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Rudaw

Iraq

Squatters May Delay School Start in Iraq

By Adel Fakhir 14/9/2014
Many of Iraq’s schools are already heavily impacted and schools are forced to have two or three shifts. As a result, students have just a few hours of class time rather than a full a day. Photo: iraqinews.com
Many of Iraq’s schools are already heavily impacted and schools are forced to have two or three shifts. As a result, students have just a few hours of class time rather than a full a day. Photo: iraqinews.com

BAGHDAD, Iraq — As Iraq’s new academic year begins, the war-weary country is facing yet another crisis: schools that can’t open because squatters occupy them.


The government has not been able to cope with the flood of displaced Iraqis who fled to Dohuk, Baghdad and other provinces in recent months, forcing many refugees to use classrooms as temporary housing.


In addition to the acute shortage of schools — an estimated 3,500 additional institutions need to be built in Baghdad alone, according to one expert — the squatting is now becoming a serious impediment to schools opening for the start of the academic year on Sept. 21, Ministry of Education officials say.


“Although they’re going through a hard time, the presence of internally displaced persons in schools also creates a big problem for the ministry,” said Ministry of Education spokeswoman Salama al-Hassan. “All of the provinces have agreed to provide safe housing for the displaced. The start of a new academic year must be respected.”


Hassan said the ministry has contacted all of its provincial branches and local governments aside from the Kurdistan Region, telling them they “need to speed up securing housing for the displaced.”


The hundreds of thousands of Iraqis who have fled the Islamic State (IS) and violence in other areas such as Anbar province over the past two months is creating pressure on the education system.


Many of Iraq’s schools are already heavily impacted and schools are forced to have two or three shifts. As a result, students have just a few hours of class time rather than a full a day.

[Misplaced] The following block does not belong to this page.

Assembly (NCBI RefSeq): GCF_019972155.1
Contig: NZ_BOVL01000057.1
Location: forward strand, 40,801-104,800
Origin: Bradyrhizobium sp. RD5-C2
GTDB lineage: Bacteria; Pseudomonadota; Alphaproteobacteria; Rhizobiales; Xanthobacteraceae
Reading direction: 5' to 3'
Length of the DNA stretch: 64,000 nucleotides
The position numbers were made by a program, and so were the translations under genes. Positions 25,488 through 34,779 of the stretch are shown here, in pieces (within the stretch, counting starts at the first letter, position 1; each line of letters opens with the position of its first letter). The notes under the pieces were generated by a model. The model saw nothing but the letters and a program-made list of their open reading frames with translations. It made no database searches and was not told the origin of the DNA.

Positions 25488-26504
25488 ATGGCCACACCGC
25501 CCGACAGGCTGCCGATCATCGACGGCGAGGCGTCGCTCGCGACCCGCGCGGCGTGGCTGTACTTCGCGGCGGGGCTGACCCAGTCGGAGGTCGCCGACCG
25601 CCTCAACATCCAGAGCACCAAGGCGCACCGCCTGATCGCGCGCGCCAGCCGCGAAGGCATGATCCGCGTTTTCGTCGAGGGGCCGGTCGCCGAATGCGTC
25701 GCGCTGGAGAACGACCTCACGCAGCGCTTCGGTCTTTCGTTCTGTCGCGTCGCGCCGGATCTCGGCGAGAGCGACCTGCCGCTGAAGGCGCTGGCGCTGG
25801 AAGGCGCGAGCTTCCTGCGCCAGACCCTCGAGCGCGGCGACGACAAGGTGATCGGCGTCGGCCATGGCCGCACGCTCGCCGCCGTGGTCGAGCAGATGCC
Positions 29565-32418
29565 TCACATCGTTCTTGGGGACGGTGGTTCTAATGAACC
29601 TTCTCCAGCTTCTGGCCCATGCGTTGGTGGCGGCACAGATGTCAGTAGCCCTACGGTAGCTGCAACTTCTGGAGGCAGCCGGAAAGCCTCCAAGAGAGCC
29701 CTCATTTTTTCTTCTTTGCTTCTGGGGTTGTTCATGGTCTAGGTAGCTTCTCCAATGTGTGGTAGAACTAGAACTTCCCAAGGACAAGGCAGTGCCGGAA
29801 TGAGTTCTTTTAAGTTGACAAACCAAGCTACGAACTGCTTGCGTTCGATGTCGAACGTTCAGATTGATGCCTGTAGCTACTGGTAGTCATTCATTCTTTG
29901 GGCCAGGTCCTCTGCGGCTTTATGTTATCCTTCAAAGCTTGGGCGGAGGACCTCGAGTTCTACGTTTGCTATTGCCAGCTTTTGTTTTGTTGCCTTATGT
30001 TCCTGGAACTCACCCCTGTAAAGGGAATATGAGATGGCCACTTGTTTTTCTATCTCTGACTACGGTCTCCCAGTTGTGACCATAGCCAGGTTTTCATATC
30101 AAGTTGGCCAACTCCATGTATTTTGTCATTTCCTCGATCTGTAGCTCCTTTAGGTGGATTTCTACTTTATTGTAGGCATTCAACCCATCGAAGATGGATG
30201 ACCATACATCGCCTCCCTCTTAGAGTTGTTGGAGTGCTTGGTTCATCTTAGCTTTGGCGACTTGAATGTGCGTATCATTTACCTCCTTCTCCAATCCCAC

Baghdad’s provincial council estimates that 425 of the capital’s 16,000 schools are occupied by IDPs.


The Baghdad council’s chief rapporteur, Farhan Qasim, said the shortage is acute.


“There are 239 school under construction in Baghdad province right now, but they still need to build 3,500 new schools in order to accommodate the current students,” he said.


He added, “The provincial council is currently developing a plan to transfer a portion of the displaced people who are in schools to Nabi Yunis complex in ​​Nahrawan area, southeast of Baghdad, while others remain in the abandoned schools.”


The Kurdistan Regional Government (KRG), meanwhile, which is hosting 1.4 million refugees from Syria and other parts of Iraq, is facing similar issues and announced it would not postpone the start of the new academic year. The KRG’s Ministry of Education appealed to international organizations to speed up efforts to house IDPs, especially Dohuk where thousands of Yezidis fled an attack by Islamic extremists in neighboring Nineveh province last month.


The Federation of Kurdistan Teachers, however, suggested postponing the start of the new school year for one month until the schools can be cleared of IDPs.


The Immigration Ministry said Iraqi provinces are setting up camps for the displaced and moving them out of schools.


Ministry Director-General Sattar Nowruz said the central government has an agreement with the provinces to create camps for the displaced.


“The wave of IDPs has taken an unprecedented and dangerous turn. Even though we dealt with displacement cases before and after 2007 (the sectarian war), this is a huge wave of displacement and the ministry’s continuous efforts to settle them in various parts of the country still remains a challenge.”


He added, “Displaced families are experiencing difficult times, especially the Turkmen, Shabak, Yezidis and Christians who fled their areas because of threats by ISIS’ criminal gangs. They need the collective efforts of everyone in Iraq to provide them with shelter.”

 

Comments

 
Hoshyar Zaxoy | 17/9/2014
I wouldn't label them as squatters. They are refugee victims of criminal gangs.
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